Part of an occasional series on domestic violence-informed supervisory practice
By David Mandel, Executive Director
Safe & Together Model training for supervisors is one of the tools we offer to help organizations and systems become more domestic violence-informed. It is not enough to train frontline workers in new thinking and skills; they need direct support and guidance to translate their learning into consistent day-to-day domestic violence-informed practice. Agency leadership can offer this through multiple means: changes in policy and tools; practice coaches who are subject matter expert resources in the new practice; and direct supervision that integrates the new approach into case discussions and directives. Like our CORE training, which focuses on key frontline skills such as interviewing and documentation, our Supervisor Training focuses on critical supervisory skills such as assessing the quality of workers’ practice, managing safety, and critical decision making.
Throughout my career of working with systems, I witnessed many practice models or tools being rolled out within child welfare without any specialized training related to role, e.g. worker vs. manager or supervisor. This meant there was little to no guidance for supervisors and managers about how the new framework should be applied within their role. While not unique to the issue of supervising domestic violence, it is still relevant to the successful implementation of domestic violence-informed change (Chenot, Benton, & Kim, n.d.; Landsman & D’Aunno, 2007). Supervisors (team leaders), because they are the first layer of case decision-making and quality assurance, can really support or hinder domestic violence-informed practice change. A supervisor who is onboard with a perpetrator pattern-based approach is more likely to promote the same skills and approach in their workers.
While resistance to change can be generic, resistance to domestic violence-informed change seems to have additional content specific challenges. Since the prevailing state of child welfare practice is domestic violence-destructive or -neglectful, agencies often provide supervisors with insufficient training on domestic violence as a child welfare issue, and supervisory practice often reflects the prevailing “failure to protect” paradigm for managing risk and safety.
To become domestic violence-competent or -proficient requires multiple recalibrations of supervisory practice. For example, domestic violence-informed supervisors need to regularly practice “pivoting,” which involves redirecting workers to focus on the perpetrators’ pattern before discussing the challenges related to working with the survivor. Early on in my career training child welfare workers, I learned from new workers the powerful role that their supervisors played in shaping their developing child welfare skills. New workers would regularly say things to me like, “David, this is great material, and I want to practice this way, but this isn’t the way my supervisor thinks or what they want me to do.” So even though their agency was supporting their learning new methods right at the beginning of their enrollment into child welfare work, their supervisors were holding back that change. Our Supervisor Training also tries to impact the common problem of supervisors often being engaged in mostly administrative supervision of their staff and spending much less time on what could be described as clinical or reflective supervision. Supervisors often do not feel like they have the time, leadership support, and skills to actively and systematically address workers’ needs around things like unconscious biases around gender, or techniques for engaging resistant clients. When I provided domestic violence case consultation directly to workers, I often found that the questions I was asking and the guidance I was offering was not being provided by supervisors, and was often undercut by supervisors who hadn’t been involved in the consult, had an “older,” outdated paradigm of practice, or hadn’t been exposed directly to the Model.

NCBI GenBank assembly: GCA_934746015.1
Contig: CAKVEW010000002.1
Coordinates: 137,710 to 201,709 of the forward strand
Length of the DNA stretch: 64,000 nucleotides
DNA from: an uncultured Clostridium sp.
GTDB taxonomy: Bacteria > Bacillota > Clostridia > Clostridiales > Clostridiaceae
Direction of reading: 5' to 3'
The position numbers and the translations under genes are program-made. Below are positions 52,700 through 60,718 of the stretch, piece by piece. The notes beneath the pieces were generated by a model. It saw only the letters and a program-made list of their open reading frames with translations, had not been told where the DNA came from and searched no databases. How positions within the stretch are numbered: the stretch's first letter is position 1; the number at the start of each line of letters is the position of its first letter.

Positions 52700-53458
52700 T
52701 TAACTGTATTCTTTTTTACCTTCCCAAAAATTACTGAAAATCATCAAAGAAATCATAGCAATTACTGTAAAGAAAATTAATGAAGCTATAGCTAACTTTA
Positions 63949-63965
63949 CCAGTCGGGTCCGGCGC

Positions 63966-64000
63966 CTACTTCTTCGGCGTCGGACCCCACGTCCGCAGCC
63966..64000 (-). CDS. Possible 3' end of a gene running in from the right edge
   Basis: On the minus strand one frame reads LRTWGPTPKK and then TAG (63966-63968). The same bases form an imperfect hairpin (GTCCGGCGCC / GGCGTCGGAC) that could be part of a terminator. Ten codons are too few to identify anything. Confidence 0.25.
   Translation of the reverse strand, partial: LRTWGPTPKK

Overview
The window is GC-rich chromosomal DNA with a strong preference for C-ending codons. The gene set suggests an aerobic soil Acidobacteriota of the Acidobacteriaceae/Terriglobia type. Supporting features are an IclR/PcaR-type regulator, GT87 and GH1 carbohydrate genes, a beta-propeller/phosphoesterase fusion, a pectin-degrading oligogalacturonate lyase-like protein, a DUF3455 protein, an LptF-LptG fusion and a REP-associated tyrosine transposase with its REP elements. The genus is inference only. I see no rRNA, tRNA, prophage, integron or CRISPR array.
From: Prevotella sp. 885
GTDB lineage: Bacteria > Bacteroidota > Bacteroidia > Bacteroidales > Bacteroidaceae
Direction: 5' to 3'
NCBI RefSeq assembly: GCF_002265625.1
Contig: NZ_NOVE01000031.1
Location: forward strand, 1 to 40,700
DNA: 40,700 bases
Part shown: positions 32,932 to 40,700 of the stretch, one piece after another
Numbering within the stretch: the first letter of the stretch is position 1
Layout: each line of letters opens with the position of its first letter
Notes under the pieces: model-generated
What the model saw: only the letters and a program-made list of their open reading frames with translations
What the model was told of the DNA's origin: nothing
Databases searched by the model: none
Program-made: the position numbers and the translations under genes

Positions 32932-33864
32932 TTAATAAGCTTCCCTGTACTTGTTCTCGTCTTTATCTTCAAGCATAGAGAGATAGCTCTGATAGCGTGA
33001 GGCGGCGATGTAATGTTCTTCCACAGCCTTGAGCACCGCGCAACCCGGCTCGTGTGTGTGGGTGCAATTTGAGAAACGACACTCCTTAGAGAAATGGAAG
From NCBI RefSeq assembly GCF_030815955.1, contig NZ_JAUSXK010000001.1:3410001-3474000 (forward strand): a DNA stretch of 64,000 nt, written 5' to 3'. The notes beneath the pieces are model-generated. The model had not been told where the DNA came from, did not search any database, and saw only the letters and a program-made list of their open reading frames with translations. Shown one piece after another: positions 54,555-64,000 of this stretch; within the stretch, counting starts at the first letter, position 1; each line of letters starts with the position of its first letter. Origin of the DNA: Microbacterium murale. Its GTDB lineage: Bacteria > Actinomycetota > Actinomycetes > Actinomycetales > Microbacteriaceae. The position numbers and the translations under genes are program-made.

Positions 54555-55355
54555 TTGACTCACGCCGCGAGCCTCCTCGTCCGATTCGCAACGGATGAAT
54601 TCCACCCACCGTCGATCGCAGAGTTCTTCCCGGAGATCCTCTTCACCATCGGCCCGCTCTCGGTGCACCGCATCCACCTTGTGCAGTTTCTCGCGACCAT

Targeting supervisors for training is beneficial for promoting agency-wide practice change as they are more likely to be a stable presence in the organization, and turnover rates for supervisors are lower than frontline workers. In a positive example of how supervisors and managers can play a critical role in changing practice, I worked with one child welfare investigation manager, who after being exposed to the Model, told her workers that she would not approve domestic violence cases for closing or transfer unless she felt they had made a meaningful effort to find and meet with the domestic perpetrator. This simple change in expectations combined with a tangible consequence (workers were monitored for caseload size meaning that they were flagged if their cases numbers got too high) led to a sizeable increase in workers finding domestic violence perpetrators. In another example, a supervisor who was receiving domestic violence-informed coaching made sure that her workers, not only met with the survivor but expected them to regularly meet with the perpetrator. Both these examples belie the belief that domestic violence perpetrators cannot be found or engaged by child welfare. It provides evidence that the lack of “finding” perpetrators may say more about our child welfare systems than it does about perpetrators. It also shows the results that changes in supervisory practice can produce.
Chenot, D., Benton, A. D., & Kim, H. (n.d.). The Influence of Supervisor Support, Peer Support, and Organizational Culture Among Early Career Social Workers in Child Welfare Services. CHILD WELFARE, 88, 21.
Landsman, M. J., & D’Aunno, L. (2007). Supporting Child Welfare Supervisors to Improve Worker Retention: (522532014-205) [Data set]. https://doi.org/10.1037/e522532014-205